This review first ran in the July 21 edition of The Hamilton Spectator.
Marcus Sheridan was on the brink of financial ruin.
The bank was calling. His credit cards were maxed out. His employees were sitting at home wondering if they still had a job.
Sheridan’s company installed fiberglass swimming pools. Finding homeowners willing and able to spend $50,000 on a pool was a tough sell in the aftermath of 2008’s global financial crisis.
Sheridan needed a miracle. “Unless we found a way to garner more leads and sales than we’d ever had, even though there were fewer potential buyers (because of this economy) than ever before, we were going to go out of business within a matter of months.”
The miracle arrived when Sheridan made his company a teacher of fiberglass swimming pools. Sheridan became obsessed with answering questions with fierce honesty. While competitors talked about themselves, Sheridan focused on addressing what prospective buyers were wondering, worrying and asking about.
They ask, we answer became Sheridan’s business philosophy and it saved his company.
He started publishing articles and posting videos every week to his company’s website.
“How much does a fiberglass pool cost?” was one of the first articles to go up on the website. Pricing and cost were not something that pool builders posted on their websites. “The fact that no one had addressed this question meant a blue ocean of opportunity for the business,” says Sheridan. “The marketplace was dying for someone to be open and honest enough to address this question and so that’s exactly what we did.”
Sheridan also posted articles where he acknowledged that fiberglass swimming pools weren’t for every customer and even made referrals to other local installers.
Sheridan tracked what prospective customers did after reading and watching the content he posted online. The more content they consumed, the more likely they were to become customers.
His article on the cost of fiberglass pools would generate $3 million in new sales.
“Without exaggeration, this single article saved my business. It saved my home. It saved the homes of my two business partners. It also saved the jobs of all our employees.”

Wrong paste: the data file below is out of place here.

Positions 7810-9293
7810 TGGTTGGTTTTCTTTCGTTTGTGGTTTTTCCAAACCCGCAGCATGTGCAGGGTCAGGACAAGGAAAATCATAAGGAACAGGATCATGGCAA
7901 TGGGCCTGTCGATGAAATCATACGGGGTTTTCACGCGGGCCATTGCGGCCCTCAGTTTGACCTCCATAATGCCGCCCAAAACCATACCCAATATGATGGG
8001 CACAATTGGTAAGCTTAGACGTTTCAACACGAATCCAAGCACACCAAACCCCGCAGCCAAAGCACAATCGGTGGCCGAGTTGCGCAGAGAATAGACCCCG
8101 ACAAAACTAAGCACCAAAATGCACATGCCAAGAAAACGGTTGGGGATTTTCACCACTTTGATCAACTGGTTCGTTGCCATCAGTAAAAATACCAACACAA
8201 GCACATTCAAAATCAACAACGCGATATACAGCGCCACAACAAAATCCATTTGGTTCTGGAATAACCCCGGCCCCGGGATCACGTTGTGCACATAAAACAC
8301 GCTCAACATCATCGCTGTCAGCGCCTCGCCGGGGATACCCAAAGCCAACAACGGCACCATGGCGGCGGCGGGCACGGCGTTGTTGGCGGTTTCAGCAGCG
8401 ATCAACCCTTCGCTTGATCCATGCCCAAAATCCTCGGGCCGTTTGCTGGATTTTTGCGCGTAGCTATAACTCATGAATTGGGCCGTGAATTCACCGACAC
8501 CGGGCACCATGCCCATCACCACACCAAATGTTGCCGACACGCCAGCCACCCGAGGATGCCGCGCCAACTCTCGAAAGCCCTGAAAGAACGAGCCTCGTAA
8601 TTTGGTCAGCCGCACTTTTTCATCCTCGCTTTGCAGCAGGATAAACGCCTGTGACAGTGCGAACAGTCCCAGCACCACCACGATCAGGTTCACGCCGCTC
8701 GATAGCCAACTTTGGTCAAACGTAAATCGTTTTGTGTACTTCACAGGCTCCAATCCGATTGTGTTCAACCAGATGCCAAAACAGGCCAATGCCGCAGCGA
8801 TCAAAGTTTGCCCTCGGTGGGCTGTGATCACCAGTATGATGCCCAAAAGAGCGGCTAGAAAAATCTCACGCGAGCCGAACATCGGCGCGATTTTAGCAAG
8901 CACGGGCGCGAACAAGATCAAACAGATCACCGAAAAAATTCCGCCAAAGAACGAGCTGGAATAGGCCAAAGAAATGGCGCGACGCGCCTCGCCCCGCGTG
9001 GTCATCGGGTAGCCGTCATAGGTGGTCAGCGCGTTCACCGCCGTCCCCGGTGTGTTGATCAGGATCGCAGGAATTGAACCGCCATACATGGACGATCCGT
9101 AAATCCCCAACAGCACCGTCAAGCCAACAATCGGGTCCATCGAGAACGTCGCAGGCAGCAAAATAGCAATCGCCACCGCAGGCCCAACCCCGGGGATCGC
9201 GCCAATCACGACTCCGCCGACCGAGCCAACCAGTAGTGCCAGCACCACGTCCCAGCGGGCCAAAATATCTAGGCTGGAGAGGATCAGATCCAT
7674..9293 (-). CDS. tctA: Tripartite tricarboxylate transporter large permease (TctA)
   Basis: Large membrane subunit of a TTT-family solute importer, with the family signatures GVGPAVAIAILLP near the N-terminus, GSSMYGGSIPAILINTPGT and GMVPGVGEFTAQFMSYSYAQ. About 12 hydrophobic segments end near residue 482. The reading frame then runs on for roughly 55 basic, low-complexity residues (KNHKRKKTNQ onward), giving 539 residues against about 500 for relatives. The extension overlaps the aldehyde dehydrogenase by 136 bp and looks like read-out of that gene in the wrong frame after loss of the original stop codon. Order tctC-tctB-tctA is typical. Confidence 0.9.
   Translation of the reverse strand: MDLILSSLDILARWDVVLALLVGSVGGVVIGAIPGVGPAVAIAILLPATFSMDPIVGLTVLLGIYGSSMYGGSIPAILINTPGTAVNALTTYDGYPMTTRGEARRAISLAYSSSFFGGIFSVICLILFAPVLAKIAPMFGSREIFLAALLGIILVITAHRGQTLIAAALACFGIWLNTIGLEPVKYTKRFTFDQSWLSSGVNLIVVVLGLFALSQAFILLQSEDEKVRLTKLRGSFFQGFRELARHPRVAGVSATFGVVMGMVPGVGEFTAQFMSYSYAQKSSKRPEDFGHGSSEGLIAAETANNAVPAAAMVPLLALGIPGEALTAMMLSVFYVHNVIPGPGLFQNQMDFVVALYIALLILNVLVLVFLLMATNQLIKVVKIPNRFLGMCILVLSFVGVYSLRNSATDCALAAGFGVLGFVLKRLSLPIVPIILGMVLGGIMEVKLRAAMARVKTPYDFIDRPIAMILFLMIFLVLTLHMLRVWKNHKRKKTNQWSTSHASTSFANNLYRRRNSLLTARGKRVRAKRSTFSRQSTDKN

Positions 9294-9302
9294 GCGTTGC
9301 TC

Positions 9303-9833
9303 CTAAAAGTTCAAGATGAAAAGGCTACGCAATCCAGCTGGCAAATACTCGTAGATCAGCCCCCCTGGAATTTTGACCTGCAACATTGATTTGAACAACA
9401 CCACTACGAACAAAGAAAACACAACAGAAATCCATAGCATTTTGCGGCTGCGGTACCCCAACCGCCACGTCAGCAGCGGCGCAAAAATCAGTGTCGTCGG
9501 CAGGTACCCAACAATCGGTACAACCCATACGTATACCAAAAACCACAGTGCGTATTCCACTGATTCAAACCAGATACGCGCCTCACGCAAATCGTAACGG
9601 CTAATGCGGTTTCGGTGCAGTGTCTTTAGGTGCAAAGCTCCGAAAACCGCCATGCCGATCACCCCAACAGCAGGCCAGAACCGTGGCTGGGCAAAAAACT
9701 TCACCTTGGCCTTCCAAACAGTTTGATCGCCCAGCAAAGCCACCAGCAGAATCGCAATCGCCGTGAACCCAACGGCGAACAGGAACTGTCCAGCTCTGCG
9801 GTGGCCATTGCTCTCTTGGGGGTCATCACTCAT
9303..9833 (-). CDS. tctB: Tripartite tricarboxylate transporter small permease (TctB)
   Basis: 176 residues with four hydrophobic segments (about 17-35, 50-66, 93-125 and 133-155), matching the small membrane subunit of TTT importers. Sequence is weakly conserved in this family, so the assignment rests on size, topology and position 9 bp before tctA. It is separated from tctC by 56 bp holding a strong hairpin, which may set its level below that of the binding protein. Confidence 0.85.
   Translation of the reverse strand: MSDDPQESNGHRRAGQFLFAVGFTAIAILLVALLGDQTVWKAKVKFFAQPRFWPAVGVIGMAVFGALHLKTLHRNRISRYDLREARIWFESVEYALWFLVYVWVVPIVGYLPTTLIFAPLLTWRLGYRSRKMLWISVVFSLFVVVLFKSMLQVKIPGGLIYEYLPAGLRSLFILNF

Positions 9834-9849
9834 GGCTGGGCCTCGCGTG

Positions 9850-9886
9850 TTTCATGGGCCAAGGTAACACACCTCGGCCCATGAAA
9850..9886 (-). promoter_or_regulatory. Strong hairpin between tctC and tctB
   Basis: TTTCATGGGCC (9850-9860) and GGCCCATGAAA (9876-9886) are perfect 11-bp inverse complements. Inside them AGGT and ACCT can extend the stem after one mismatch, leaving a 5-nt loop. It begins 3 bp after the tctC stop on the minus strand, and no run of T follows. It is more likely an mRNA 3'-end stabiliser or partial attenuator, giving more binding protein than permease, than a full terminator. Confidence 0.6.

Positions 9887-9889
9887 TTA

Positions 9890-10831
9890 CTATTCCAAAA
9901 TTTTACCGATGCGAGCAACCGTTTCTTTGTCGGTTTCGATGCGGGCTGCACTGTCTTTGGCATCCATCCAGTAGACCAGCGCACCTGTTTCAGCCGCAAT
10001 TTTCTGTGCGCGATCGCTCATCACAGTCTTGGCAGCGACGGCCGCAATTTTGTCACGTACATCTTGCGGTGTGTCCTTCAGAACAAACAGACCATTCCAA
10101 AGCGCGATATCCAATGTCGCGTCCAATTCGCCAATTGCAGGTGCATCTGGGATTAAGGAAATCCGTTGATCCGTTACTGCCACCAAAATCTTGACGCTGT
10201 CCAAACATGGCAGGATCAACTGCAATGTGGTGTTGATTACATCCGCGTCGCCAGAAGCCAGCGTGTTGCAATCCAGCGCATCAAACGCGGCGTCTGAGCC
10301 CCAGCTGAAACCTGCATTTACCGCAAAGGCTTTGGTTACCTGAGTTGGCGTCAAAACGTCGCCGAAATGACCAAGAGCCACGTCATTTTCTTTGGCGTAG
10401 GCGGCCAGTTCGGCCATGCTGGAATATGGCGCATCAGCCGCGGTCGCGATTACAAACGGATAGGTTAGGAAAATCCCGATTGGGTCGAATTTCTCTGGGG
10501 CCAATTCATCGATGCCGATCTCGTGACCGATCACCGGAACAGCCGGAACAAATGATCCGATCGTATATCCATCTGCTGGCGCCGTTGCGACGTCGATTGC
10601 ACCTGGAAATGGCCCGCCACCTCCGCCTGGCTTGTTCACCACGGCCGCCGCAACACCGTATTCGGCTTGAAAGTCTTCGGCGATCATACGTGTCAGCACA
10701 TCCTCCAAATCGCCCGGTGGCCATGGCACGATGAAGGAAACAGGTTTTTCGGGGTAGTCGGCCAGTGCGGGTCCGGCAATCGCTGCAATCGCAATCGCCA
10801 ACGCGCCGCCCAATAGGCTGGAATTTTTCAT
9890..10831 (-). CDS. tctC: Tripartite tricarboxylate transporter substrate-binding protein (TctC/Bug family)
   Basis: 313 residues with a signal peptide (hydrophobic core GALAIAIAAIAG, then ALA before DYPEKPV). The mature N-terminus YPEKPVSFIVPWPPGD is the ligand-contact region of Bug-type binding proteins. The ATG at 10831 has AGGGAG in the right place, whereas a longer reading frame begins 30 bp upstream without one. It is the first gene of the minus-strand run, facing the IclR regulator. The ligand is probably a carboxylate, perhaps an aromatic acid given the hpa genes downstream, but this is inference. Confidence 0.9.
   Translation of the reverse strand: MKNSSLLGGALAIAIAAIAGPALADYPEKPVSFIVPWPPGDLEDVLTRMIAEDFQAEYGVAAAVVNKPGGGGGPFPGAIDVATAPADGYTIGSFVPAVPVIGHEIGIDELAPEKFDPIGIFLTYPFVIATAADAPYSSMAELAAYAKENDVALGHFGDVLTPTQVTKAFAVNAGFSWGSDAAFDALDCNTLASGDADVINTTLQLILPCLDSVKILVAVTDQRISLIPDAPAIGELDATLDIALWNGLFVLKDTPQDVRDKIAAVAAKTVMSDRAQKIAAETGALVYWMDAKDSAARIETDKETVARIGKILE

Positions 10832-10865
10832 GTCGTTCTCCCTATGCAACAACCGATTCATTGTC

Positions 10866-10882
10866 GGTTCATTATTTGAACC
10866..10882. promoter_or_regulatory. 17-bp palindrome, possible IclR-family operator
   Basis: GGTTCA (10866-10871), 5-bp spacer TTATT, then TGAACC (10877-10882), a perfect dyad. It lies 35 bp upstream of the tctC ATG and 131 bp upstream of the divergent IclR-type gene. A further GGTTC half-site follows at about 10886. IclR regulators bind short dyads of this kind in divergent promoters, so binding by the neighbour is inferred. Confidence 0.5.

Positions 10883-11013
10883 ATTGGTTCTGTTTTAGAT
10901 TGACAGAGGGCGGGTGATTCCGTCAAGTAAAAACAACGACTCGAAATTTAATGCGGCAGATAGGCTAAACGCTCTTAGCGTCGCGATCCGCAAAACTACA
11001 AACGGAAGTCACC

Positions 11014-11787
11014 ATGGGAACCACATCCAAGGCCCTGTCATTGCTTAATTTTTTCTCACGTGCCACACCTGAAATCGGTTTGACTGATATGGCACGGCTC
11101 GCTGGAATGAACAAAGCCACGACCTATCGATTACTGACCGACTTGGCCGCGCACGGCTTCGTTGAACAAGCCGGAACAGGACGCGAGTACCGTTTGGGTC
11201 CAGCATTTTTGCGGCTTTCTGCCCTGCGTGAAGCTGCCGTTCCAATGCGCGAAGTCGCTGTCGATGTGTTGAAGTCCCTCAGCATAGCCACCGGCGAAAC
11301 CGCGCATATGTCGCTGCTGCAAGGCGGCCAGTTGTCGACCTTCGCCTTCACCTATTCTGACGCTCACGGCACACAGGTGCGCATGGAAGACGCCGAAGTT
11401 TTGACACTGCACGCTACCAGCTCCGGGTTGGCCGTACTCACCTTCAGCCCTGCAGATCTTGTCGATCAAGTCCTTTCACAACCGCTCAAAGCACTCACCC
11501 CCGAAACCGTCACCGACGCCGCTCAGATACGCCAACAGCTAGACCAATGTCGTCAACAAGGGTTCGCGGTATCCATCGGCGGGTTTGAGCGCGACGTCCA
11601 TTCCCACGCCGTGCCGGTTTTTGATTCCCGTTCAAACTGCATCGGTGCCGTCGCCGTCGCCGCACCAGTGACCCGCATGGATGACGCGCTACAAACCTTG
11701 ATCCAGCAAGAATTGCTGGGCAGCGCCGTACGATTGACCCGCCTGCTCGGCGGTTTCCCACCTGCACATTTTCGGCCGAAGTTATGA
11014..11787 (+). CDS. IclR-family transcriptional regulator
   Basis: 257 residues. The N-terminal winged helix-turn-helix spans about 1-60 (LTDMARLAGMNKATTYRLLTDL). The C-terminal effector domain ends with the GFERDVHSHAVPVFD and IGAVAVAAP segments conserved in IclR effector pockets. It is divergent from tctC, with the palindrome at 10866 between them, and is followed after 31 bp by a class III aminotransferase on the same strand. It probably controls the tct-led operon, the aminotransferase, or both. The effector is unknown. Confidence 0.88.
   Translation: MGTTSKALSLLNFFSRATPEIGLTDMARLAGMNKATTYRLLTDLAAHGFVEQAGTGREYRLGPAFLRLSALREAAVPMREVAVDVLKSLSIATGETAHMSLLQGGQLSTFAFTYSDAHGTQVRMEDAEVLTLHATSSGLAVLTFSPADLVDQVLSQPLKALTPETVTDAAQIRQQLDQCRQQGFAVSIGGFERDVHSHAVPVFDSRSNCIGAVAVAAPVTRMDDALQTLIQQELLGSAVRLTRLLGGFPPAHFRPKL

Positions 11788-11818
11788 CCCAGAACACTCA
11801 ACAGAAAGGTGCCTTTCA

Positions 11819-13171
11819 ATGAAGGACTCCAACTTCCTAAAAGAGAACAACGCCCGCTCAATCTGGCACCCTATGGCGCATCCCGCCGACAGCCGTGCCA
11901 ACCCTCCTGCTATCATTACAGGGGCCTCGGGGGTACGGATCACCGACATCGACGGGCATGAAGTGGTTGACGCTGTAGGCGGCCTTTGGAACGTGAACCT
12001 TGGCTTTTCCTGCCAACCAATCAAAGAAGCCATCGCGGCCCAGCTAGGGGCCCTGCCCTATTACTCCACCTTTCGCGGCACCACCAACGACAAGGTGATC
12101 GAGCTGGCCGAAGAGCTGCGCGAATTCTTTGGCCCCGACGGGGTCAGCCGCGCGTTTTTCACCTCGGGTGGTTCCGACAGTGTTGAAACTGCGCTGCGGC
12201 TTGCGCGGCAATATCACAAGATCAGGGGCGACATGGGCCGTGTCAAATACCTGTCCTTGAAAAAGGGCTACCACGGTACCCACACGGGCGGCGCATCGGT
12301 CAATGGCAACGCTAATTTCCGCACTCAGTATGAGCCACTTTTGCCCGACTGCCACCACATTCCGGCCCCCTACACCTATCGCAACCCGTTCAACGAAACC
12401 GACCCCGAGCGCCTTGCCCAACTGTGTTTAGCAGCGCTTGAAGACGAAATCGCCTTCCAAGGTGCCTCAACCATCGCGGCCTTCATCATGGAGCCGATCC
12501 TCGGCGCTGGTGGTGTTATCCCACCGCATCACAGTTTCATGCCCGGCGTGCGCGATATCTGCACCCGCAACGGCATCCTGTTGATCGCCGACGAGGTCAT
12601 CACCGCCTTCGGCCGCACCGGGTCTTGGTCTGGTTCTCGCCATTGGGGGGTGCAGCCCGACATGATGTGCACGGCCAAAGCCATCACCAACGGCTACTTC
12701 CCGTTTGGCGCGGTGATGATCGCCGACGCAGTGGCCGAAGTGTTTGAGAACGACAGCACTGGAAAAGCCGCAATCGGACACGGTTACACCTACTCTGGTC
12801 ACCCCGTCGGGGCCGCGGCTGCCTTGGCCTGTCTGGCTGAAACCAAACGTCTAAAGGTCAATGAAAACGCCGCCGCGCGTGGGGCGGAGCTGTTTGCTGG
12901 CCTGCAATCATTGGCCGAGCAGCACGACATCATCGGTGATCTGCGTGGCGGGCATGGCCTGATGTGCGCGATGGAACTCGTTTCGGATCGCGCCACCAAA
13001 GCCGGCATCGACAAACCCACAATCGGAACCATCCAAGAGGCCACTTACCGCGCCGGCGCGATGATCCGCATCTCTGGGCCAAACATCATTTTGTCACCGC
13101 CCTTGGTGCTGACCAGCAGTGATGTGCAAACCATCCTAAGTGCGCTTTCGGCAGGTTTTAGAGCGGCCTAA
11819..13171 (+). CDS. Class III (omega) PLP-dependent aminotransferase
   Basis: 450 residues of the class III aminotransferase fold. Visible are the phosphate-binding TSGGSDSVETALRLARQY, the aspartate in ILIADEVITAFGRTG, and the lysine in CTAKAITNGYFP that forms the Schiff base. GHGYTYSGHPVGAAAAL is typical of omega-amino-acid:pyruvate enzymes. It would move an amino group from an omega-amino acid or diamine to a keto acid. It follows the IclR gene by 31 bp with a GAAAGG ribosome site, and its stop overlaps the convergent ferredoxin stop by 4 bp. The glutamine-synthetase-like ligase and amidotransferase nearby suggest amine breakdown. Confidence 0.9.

In 2007, Sheridan’s company sold 75 pools after meeting with 250 prospective customers for a closing ratio of 30 per cent.
By 2013 and with a website full of content, that closing ratio jumped to 79 per cent as appointments with 120 homeowners resulted in 95 sales. Sheridan’s team met with far fewer prospects yet sold more pools.
On average, the 95 customers who bought pools had reviewed 105 pages of content posted to the company website. They were well-informed and ready to buy when they met with Sheridan and his team.
Sheridan also discovered that the overwhelming majority of prospects who looked at less than 30 pages of content prior to an appointment never made a purchase. Care and attention could then be redirected to providing even better service to customers.
Whatever product or service you sell and whether you’re in the private, public or non-profit sectors, Sheridan says you are first and foremost a media company. To earn our trust and our money, you first need to show us your story, your company culture in action and the people who work for you. Customers are vetting businesses more deeply than ever before and we want to know what you believe and why you believe it.
Get everyone involved in drawing up a list of all the questions and concerns that you’ve heard from customers. Sheridan recommends hiring someone with journalism training who knows how to create clear and compelling content and work to deadline.
“As consumers, we expect to be fed great information,” says Sheridan. “Are you willing to meet their expectations? Or would you prefer that the competition be the one who answers the question for them? Remember, they’re going to get their answers from someone, so wouldn’t you prefer they get their answers from you?”
Sheridan is now the founder and president of a coaching and consulting firm that helps other companies create customer-focused content that drives sales.
His book gives you permission to do what you’ve always known your business should be doing to win customers. Quit talking about yourself. Instead, be the best teacher within your industry. Obsess over your customers’ questions and concerns. And win their trust and their business by answering with fierce honesty.
@jayrobb serves as director of communications for Mohawk College, lives in Hamilton and has reviewed business books for the Hamilton Spectator since 1999.